Software and systems architects face many challenges when designing life- and safety-critical systems, such as the altitude and control systems of a satellite, the auto pilot system of a car, or the injection system of a medical infusion pump. Architects in software and systems answer to an expanding group of stakeholders and often must balance the need to design a stable system with time-to-market constraints. Moreover, no matter what programming language architects choose, they cannot design a complete system without an appropriate tool environment that targets user requirements. A promising tool environment is the Architecture Analysis and Design Language (AADL), which is a modeling notation that employs both textual and graphical representations. This post, the second in a series on AADL, provides an overview of existing AADL tools and highlights the experience of researchers and practitioners who are developing and applying AADL tools to production projects.
In 2009, a popular blogger published a post entitled "SOA is Dead," which generated extensive commentary among those who work in the field of service-oriented architecture (SOA). Many practitioners in this field completely misinterpreted the post; some read the title and just assumed that the content referenced the demise of SOA. Quite the opposite, the post was inviting people to stop thinking about SOA as a set of technologies and start embracing SOA as an approach for designing, developing, and managing distributed systems that goes beyond just the technology. Unfortunately, even though SOA is still alive and widely adopted, a belief still persists that SOA can be purchased off the shelf. This post highlights recent research aimed at clarifying this misperception for architects, as well as identifying the elements that constitute a service-oriented system and the relationships between these elements.
In 2009, a popular blogger published a post entitled "SOA is Dead," which generated extensive commentary among those who work in the field of service-oriented architecture (SOA). Many practitioners in this field completely misinterpreted the post; some read the title and just assumed that the content referenced the demise of SOA. Quite the opposite, the post was inviting people to stop thinking about SOA as a set of technologies and start embracing SOA as an approach for designing, developing, and managing distributed systems that goes beyond just the technology.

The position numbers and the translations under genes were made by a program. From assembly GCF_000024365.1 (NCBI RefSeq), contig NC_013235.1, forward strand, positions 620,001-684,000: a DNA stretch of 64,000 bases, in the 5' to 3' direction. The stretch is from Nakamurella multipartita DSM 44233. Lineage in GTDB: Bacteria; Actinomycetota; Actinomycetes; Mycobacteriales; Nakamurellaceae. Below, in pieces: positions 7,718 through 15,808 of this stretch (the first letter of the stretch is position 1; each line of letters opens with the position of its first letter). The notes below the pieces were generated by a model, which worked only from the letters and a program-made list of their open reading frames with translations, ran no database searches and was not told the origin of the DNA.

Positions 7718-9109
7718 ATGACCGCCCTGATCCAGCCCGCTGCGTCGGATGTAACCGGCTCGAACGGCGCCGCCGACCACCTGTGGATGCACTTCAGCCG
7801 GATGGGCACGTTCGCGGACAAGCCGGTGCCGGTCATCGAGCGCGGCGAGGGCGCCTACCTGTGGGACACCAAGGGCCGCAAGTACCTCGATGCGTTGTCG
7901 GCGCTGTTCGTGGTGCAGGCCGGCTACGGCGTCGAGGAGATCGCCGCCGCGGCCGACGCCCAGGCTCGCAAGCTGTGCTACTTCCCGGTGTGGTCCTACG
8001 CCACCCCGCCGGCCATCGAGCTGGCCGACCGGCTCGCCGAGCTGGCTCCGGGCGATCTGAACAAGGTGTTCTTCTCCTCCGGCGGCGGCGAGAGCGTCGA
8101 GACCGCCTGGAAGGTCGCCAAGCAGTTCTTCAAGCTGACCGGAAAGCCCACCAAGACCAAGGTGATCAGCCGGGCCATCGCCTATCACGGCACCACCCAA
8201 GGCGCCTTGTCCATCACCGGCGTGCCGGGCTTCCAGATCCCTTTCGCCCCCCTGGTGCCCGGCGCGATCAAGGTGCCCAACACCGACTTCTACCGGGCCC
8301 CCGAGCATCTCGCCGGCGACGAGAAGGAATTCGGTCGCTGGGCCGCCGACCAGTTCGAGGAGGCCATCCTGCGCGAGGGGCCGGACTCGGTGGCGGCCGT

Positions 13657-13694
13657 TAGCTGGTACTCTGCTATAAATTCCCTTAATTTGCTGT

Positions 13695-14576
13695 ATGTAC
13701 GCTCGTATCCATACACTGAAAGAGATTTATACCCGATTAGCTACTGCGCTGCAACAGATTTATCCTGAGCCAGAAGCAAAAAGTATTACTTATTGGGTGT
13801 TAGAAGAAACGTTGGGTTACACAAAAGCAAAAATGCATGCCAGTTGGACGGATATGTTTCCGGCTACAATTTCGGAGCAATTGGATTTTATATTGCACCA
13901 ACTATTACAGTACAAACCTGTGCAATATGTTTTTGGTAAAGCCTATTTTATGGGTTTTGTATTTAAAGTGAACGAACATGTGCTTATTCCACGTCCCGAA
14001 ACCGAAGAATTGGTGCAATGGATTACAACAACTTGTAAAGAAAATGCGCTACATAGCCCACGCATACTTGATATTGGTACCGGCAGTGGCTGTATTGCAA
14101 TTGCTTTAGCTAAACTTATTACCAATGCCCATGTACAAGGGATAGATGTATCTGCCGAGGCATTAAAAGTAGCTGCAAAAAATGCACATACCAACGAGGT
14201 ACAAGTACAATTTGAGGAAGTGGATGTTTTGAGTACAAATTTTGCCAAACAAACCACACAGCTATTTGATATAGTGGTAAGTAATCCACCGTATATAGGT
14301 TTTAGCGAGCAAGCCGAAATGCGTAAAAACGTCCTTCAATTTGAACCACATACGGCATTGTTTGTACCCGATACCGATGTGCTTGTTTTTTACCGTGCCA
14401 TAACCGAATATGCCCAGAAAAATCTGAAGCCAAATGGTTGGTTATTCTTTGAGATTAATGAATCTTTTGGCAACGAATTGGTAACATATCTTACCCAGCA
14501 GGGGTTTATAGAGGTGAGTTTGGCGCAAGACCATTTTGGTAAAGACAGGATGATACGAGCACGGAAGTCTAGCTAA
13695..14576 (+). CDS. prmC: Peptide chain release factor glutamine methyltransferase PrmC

A widely cited study for the National Institute of Standards & Technology (NIST) reports that inadequate testing methods and tools annually cost the U.S. economy between $22.2 and $59.5 billion, with roughly half of these costs borne by software developers in the form of extra testing and half by software users in the form of failure avoidance and mitigation efforts. The same study notes that between 25 and 90 percent of software development budgets are often spent on testing. This posting, the first in a two-part series, highlights results of an analysis that documents problems that commonly occur during testing. Specifically, this series of posts identifies and describes 77 testing problems organized into 14 categories, lists potential symptoms by which each can be recognized, potential negative consequences, potential causes, and makes recommendations for preventing them or mitigating their effects.
In launching the SEI blog two years ago, one of our top priorities was to advance the scope and impact of SEI research and development projects, while increasing the visibility of the work by SEI technologists who staff these projects. After 114 posts, and 72,608 visits from readers of our blog, this post reflects on some highlights from the last two years and gives our readers a preview of posts to come.
This blog post describes a research initiative aimed at eliminating vulnerabilities resulting from memory management problems in C and C++. Memory problems in C and C++ can lead to serious software vulnerabilities including difficulty fixing bugs, performance impediments, program crashes (including null pointer deference and out-of-memory errors), and remote code execution.
The adoption of new practices, such as agile or any new practice for that matter, is a task that is best undertaken with both eyes open. There are often disconnects between the adopting organization's current practice and culture and the new practices being adopted. This posting is the second installment in a series on Readiness & Fit Analysis (RFA), which is a model and method for understanding risks when contemplating or embarking on the adoption of new practices, in this case agile methods.
As cyber-physical systems continue to proliferate, the ability of cyber operators to support armed engagements (kinetic missions) will be critical for the Department of Defense (DoD) to maintain a technological advantage over adversaries. However, current training for cyber operators focuses...